Clearly, the best way to celebrate bourbon is by drinking bourbon, but first, it’d be wise to learn all we can about it so that we can find bourbons we like. I’ve been talking about it a little bit on the podcast, but the new book by Fred Minnick, Bourbon Curious: A Simple Tasting Guide for the Savvy Drinker is deeply interesting and unmistakably helpful.

Covering many details of bourbon making and history (did you know Tabasco sauce is aged in bourbon barrels?), Minnick leads us into the final 1/3 of his book: a highly-valuable tasting guide. Categorizing bourbon flavor profiles into 4 groups, grain-forward, nutmeg-forward, caramel-forward and cinnamon-forward, I realized quickly that the bourbons I’ve loved the most were in the cinnamon category.

four roses bourbon

…..then I realized that Simple Cocktails had previously missed an entire brand of cinnamon-forward bourbons. I’m not exactly sure why, but I has thought Four Roses was an expensive, exclusive bourbon, so I figured it’d be hard to cover here, but after reading Bourbon Curious, I noted that Four Roses is one of the oldest, most respectable bourbon brands in the flavor category I love the most, and I had to grab some immediately. Continue reading

Podcast 58- Bourbon Curious, Brugal Rum and Vermouth Spritzer

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“Thanks for asking Lisa.” Tamalewood and Greg is reading Bourbon Curious [Amazon link]. Tequila and Tabasco. “We gotta get on that.” We taste Brugal Extra Dry Rum. Involuntary eye-shutting. A fancy French word. We make a Vermouth Spritzer. “I always grab the white one.”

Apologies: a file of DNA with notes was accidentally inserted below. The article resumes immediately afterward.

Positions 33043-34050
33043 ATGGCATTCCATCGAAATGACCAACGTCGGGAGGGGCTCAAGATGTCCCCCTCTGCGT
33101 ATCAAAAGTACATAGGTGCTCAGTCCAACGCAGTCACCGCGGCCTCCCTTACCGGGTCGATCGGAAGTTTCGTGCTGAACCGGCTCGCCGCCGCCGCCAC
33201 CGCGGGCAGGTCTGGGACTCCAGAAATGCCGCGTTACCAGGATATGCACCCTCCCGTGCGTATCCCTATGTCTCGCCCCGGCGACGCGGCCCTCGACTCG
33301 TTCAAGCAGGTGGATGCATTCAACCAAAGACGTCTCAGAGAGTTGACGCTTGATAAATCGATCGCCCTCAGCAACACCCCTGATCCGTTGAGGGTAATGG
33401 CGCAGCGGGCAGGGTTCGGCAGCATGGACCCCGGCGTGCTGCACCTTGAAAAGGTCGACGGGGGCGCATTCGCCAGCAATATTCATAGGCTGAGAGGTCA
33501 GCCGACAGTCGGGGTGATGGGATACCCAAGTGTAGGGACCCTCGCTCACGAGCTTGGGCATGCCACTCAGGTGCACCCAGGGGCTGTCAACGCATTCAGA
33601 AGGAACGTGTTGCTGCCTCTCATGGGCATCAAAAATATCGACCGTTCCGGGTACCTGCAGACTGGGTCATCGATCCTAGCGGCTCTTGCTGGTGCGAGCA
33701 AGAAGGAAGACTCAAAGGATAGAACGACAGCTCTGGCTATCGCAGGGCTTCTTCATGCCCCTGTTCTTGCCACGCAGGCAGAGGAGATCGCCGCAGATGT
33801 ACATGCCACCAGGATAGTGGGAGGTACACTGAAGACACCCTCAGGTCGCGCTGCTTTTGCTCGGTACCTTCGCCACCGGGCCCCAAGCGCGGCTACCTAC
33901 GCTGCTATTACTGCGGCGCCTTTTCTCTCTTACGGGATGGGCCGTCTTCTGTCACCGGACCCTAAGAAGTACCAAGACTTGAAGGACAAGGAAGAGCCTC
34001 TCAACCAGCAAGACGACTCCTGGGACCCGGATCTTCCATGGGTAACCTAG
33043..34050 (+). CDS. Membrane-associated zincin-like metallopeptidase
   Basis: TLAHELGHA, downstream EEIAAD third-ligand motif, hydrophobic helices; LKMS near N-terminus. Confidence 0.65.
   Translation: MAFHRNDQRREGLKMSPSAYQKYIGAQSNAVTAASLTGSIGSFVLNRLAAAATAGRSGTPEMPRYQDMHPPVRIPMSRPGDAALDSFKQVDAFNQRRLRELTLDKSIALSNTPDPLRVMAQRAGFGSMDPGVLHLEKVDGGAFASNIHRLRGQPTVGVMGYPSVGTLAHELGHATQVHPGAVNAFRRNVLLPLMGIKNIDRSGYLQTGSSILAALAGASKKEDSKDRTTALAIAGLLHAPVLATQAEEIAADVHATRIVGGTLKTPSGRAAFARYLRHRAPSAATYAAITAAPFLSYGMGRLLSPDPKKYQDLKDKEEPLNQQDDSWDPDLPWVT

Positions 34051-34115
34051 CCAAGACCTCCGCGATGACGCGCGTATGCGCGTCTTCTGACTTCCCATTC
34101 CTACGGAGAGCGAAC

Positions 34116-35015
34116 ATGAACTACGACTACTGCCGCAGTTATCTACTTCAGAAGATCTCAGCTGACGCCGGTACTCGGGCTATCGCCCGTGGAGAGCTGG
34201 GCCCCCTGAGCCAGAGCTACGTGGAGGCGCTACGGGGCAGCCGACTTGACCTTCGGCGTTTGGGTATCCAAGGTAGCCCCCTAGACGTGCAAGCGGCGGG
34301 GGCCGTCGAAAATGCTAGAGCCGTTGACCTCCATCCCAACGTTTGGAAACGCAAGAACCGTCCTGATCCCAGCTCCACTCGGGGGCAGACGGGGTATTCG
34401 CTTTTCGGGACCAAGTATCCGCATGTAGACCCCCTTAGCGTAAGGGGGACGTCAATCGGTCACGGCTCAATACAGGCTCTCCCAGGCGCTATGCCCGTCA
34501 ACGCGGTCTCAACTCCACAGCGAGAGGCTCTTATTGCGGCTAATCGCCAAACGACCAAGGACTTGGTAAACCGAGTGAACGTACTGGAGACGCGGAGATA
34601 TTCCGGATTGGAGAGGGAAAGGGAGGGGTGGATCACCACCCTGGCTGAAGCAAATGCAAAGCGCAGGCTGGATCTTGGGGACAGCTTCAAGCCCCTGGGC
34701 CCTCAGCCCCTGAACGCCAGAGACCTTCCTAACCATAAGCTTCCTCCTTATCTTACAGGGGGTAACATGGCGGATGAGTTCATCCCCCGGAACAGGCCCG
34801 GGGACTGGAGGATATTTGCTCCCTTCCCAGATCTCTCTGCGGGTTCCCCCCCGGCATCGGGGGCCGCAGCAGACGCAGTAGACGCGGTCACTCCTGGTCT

You can send questions and comments to podcast@simplecocktails.net!

Download Episode 58.

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La Quintinye Vermouth Royal

la quintanye vermouth royale

La Quintinye Vermouth Royal is one of several vermouths you may find at your local specialty liquor store. In this particular case, the line is French-produced, by mixing “fresh grape juice and Cognac from a single estate.”

Vermouth, as you know, is an essential ingredient to many classic cocktails, and I have a large summary post about vermouth here at Simple Cocktails.

In the case of La Quintinye (pronounced queen-tin-EE), is available in 3 varieties and I got them in 375 ml bottles ($15 retail). I always try to stick with the smaller bottles since vermouth’s lifespan is relatively short. Here are the flavor profiles of the three:

La Quintinye Extra Dry. Citrousy and sharp, this is your Martini vermouth. It has a little anise flavor, very herbal, and complex. It whets your tastebuds well, just as a good aperitif should.

La Quintinye Rouge. Chocolate and coffee on the nose, it’s peppery and cough-syrup bitter, though still sweet. This is a complex and quality vermouth in a Manhattan or Negroni.

La Quintinye Blanc. A similar herbal scent and flavor profile to Extra Dry, but with a sweet and rounded finish. With less of the sharpness of the Extra Dry, and this is a tasty vermouth to drink on the rocks with a lemon twist or in this Martini variant:

Sweet White Martini

  • in a stirring glass, add:
  • 2 oz unaged Old Tom Gin (I used Brothers)
  • 1 oz La Quintinye Blanc
  • stir with ice and strain into a chilled cocktail glass
  • garnish with a lemon twist